Giants right-hander Matt Cain was placed on the disabled list after cutting his finger while trying to make a sandwich in the team clubhouse.
That’s an injury that lends itself to a lot of ribbing from teammates, fans, and even media members, so Cain felt the need to clarify that … well, he does know how to make a sandwich without slicing his hand open. He just struggles with the whole post-sandwich making routine, apparently.
Via Hank Schulman of the San Francisco Chronicle:
Cain wants it known that he had finished the ham-and-cheese sandwich and grabbed the knife so he could cut it. “I went to cut it, to make it fancy in triangles,” he said. When he dropped the knife he tried to catch it, and now he is on the DL for the second time in his career.
Who among us hasn’t been hurt by our sandwich vanity? It’s a tale as old as time. I once tried to cut the crust off a turkey sandwich and ended up murdering a family of six. Also, pro tip: In general, don’t try to catch knives.
As we noted last week, The Chicago Cubs took the unusual step of not waiting until the summer after winning the World Series to make their customary White House visit to meet the president. They did it today, seeing President Obama a few short days before he leaves office.
Despite the fact that Obama is a White Sox fan, he met the Cubs with diplomacy and grace. It’s almost as if he’s been in that business for the past eight years. In return, he was given some gifts by the Cubs: Theo Epstein presented Obama with a No. 44 Cubs jersey, a tile from the center field scoreboard at Wrigley Field, and a lifetime pass to Wrigley as well.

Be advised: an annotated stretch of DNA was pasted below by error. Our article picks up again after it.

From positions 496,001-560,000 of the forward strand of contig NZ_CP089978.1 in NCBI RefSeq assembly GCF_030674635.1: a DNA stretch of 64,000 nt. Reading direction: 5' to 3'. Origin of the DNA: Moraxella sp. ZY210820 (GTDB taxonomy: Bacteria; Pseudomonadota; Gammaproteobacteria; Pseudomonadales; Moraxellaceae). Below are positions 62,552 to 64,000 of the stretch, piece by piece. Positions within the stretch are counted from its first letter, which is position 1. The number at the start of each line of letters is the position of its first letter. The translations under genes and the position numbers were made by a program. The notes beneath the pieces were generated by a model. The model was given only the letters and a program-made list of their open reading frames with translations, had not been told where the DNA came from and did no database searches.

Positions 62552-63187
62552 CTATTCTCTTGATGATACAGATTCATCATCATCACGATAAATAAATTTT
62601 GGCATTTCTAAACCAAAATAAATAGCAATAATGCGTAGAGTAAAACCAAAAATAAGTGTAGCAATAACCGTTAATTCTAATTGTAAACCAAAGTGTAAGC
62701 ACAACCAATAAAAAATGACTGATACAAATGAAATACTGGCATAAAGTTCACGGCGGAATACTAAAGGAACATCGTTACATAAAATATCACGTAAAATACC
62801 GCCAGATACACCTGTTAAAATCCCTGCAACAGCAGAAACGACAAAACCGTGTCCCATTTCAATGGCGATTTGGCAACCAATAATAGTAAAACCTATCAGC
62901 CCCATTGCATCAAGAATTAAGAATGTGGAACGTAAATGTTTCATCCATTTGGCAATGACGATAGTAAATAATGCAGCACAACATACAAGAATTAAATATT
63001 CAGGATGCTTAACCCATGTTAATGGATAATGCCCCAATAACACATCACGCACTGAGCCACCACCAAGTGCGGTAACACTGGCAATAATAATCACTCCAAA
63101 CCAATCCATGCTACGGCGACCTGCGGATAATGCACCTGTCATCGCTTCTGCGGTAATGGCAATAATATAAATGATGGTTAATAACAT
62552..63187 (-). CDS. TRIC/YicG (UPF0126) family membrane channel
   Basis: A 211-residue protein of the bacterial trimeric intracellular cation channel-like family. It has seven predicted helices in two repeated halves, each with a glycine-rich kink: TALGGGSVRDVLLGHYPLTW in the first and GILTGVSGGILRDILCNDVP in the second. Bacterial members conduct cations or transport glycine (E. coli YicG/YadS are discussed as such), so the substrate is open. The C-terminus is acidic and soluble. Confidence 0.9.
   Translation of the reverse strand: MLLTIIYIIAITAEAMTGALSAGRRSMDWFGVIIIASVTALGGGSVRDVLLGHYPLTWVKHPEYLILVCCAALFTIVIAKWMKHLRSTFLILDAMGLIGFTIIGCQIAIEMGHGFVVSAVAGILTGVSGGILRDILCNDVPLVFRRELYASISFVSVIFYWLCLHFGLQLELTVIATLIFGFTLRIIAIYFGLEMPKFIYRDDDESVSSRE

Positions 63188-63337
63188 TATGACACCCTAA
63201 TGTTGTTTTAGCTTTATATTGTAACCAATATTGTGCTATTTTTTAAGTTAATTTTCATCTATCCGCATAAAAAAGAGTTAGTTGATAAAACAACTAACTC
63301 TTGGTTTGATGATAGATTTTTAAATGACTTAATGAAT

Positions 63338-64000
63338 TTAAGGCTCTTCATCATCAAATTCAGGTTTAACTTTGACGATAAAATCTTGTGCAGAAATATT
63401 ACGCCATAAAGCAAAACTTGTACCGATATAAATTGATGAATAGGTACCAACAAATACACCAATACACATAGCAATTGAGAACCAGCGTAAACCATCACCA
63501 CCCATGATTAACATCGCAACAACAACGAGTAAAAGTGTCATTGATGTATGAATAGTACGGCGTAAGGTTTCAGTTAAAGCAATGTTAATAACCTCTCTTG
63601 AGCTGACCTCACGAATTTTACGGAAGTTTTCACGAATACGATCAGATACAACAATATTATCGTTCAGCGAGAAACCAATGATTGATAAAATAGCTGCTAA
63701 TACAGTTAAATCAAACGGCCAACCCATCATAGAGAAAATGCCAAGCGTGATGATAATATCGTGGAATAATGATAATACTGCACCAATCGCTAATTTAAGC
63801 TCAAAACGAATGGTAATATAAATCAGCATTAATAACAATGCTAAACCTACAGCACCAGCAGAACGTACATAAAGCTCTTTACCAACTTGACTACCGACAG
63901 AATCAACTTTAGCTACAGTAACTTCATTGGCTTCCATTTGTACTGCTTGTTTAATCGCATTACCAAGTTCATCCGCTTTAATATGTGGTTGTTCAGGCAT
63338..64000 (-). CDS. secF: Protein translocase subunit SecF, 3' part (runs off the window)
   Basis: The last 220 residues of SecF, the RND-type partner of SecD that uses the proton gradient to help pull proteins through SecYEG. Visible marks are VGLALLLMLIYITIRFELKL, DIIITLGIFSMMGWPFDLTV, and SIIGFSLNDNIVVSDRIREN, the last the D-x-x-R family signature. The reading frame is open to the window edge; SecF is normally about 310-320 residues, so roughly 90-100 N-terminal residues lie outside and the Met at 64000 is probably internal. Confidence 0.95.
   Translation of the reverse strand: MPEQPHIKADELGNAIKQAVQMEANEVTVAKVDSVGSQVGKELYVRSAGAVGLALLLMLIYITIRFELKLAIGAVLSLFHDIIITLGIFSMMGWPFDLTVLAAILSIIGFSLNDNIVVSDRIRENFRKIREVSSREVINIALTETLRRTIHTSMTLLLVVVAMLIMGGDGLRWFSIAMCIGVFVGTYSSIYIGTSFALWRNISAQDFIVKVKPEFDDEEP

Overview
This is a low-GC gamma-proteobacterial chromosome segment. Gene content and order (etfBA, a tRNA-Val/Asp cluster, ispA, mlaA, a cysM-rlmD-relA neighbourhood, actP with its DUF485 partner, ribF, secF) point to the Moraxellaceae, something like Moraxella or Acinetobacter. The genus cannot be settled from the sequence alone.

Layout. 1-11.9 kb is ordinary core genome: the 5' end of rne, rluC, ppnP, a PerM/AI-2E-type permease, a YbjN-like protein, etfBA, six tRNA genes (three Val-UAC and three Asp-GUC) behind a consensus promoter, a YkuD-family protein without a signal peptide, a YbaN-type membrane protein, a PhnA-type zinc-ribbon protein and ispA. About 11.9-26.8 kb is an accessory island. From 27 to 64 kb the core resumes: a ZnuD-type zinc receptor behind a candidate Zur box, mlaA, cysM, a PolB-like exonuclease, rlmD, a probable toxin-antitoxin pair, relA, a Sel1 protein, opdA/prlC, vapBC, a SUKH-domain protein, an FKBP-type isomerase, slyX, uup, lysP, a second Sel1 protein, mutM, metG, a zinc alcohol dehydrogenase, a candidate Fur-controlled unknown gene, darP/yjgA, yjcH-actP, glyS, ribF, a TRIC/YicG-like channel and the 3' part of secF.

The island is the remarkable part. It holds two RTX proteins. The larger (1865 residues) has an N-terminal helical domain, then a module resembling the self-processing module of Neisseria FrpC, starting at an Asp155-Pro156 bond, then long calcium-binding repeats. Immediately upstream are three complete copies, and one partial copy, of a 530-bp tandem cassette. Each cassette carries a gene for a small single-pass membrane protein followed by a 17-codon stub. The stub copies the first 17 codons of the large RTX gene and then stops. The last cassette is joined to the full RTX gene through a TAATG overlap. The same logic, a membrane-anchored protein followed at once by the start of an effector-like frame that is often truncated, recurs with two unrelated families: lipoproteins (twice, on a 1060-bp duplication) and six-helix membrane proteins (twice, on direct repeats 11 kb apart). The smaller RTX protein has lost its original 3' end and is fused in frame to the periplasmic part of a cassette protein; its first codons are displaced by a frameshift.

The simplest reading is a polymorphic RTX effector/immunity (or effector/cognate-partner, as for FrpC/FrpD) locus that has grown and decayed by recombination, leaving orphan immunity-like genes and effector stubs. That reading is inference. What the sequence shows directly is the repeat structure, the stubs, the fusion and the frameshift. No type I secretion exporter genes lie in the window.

Obama is staying in D.C. after he leaves office this week, hanging around so his daughter can finish high school in the same place she started. Even so, he’s likely going to be back to Chicago a good bit over the rest of his life, so he’ll likely be able to put the free pass to work. Assuming it comes with, like, six companion passes for his Secret Service detail.
The Kansas City Royals have signed starter Danny Duffy to a five-year, $65 million contract extension.
Duffy was arbitration eligible this offseason and would’ve been a free agent next winter if he hadn’t signed the deal. Given his stuff he might’ve made a mint as a free agent, but he’s also been inconsistent at times and any pitcher is an injury away from losing a payday, making this a nice, lucrative bet for the lefty.
Duffy, 28, posted a 3.51 ERA and a 188/42 K/BB ratio across 179.2 innings in 2016.